Greater Victoria libraries’ Internet access safe, for now

Federal access funding cut means adjustments in other areas

Despite losing a $26,000 grant for Internet service, the Greater Victoria Public Library will not be cutting any of the coveted computer stations at its branches.

“Because we are a larger system, it does impact our operating budget, but we are in the fortunate position that we can absorb the reduction,” said Maureen Sawa, CEO of GVPL. “But (for) many of our colleagues on the Island, in some of the smaller library systems on Vancouver Island, this is really going to be a blow.”

Sawa was speaking out in solidarity with these smaller libraries, which stand to lose their only public computer stations.

On March 31, the federal government cut its Community Access Program, which has helped to fund computers and Internet technologies in libraries since 1995.

According to Industry Canada, the program met its objective to make Internet accessible. It launched in an age when only 10 per cent of Canadian households had Internet service at home. As of 2010, that proportion had grown to 79 per cent.

But from the perspective of GVPL’s manager of public service, the need for computers at the library has not changed over time.

“We see no sign of that diminishing, in spite of statistics that say that a huge number of Canadians have access to Internet in their own home,” said Patricia Eaton.

The computer stations are well used and often have a queue, she said.

A wide cross-section of people use the stations, including those of limited means, students and seniors without the knowledge to set up a home computer.

The issue of the cut came to the attention of Victoria city council this week.

“All Canadians, regardless of economic status or location, should have the ability to access information and services through broadband connection to the Internet,” Coun. Pam Madoff wrote in a report. She recommended that city council write to local Members of Parliament requesting their support in reinstating the federal program. Council is due to vote on the matter today (June 7).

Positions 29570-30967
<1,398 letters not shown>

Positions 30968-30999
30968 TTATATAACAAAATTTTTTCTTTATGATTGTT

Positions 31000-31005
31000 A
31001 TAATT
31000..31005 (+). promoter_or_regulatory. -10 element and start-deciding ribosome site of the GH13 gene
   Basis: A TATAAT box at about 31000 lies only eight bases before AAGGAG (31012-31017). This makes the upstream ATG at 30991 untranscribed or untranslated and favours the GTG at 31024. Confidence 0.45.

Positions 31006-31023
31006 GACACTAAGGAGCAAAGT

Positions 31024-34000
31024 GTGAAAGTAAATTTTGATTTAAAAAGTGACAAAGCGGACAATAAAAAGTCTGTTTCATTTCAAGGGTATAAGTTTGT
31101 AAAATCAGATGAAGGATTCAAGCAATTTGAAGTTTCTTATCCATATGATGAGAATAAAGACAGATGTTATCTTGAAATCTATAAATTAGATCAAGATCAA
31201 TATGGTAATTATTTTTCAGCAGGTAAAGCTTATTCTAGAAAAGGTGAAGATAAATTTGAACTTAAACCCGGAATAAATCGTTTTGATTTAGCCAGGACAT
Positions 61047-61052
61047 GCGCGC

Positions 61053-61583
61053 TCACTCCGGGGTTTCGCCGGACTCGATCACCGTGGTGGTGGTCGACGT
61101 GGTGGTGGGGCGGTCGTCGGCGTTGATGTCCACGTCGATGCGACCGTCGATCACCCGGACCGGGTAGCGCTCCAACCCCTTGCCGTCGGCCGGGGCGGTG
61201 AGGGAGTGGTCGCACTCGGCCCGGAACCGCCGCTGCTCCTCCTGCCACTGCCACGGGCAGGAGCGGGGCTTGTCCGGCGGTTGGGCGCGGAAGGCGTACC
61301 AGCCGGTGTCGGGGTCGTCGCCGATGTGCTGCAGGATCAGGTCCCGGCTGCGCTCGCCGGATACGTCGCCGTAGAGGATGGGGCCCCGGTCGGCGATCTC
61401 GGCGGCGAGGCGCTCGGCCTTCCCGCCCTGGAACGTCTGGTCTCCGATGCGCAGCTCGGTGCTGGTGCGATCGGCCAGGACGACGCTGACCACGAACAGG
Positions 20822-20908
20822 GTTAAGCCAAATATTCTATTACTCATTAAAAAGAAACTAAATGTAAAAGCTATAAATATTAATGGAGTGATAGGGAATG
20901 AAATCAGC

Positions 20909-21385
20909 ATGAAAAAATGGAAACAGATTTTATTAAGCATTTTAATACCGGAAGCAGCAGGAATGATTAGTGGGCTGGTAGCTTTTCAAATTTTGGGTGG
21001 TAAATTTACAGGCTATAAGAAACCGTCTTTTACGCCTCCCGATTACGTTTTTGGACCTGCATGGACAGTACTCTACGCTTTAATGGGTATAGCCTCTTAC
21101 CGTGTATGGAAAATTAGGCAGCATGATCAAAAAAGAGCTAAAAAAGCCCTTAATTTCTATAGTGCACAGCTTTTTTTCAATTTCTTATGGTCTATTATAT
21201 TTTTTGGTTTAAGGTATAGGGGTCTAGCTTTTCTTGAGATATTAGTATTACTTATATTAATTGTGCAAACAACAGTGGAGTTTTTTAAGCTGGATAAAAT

GVPL’s management are now looking at ways to absorb the $26,000 cut without affecting service.

“A lot of the funding that we received helped to do the upgrades to our computers,” Sawa said. “It will mean that in some of our locations, that won’t happen as quickly.”

Whether the library will ask area municipalities for an increase in its annual budget request to compensate for the cut is yet to be seen.

“We’re going to adjust some other areas,” Sawa said.

For more information, visit www.saveCAP.ca

rholmen@vicnews.com

Did you know?

• The Central Saanich branch is the smallest of the Greater Victoria Public Libraries and has five public computers. Each month, an average of 650 people log on for a session at one of these computers.

• The Central branch downtown is the largest in the system. It has 60 public computers, which are used 10,000 a month.

Just Posted

Plans to clear-cut old-growth near Port Renfrew causes an environmental outcry

Groups call logging a provincial government ‘blind spot’

Sentencing delayed for man who attacked VicPD dog

Uno later recovered from his injury and returned to work

Saanich councillor continues to call for permanent funding for Greater Victoria sexual assault centre

Coun. Ned Taylor says funding announced last week will help, but need for permanent support remains

Second cannabis dispensary earns Langford approval

The Original Farm Langford Ltd. plans to open in Belmont Market

Four Grizzlies players named for NHL draft

Newhook slated to be pick number 13 overall

4 victims killed in Penticton shooting spree remembered at vigil

John Brittain, 68, is charged with three counts of first-degree murder and one count of second-degree murder

POLL: How often does your family use BC Ferries?

Navigating the lineups for BC Ferries is a way of life for… Continue reading

Crime Stoppers most wanted for Greater Victoria for the week of April 16

Greater Victoria Crime Stoppers is seeking the public’s help in locating the… Continue reading

Undercover cops don’t need warrant to email, text suspected child lurers: court

High court decision came Thursday in the case of Sean Patrick Mills of Newfoundland

Whitecaps fans stage walkout over club’s response to allegations against B.C. coach

Soccer coach has been suspended by Coastal FC since February

Three climbers presumed dead after avalanche in Banff National Park

One of the men is American and the other two are from Europe, according to officials

TSB makes two safety advisories in probe of B.C. train derailment that killed three

The CP Rail train went off the tracks near the B.C.-Alberta border in February

VIDEO: Trump tried to seize control of Mueller probe, report says

Special counsel Robert Mueller’s report revealed to a waiting nation Thursday

Contaminated soil to stay at contentious Shawnigan Lake site?

Reaction: “The community would lose their minds if this plan proceeds.”

Most Read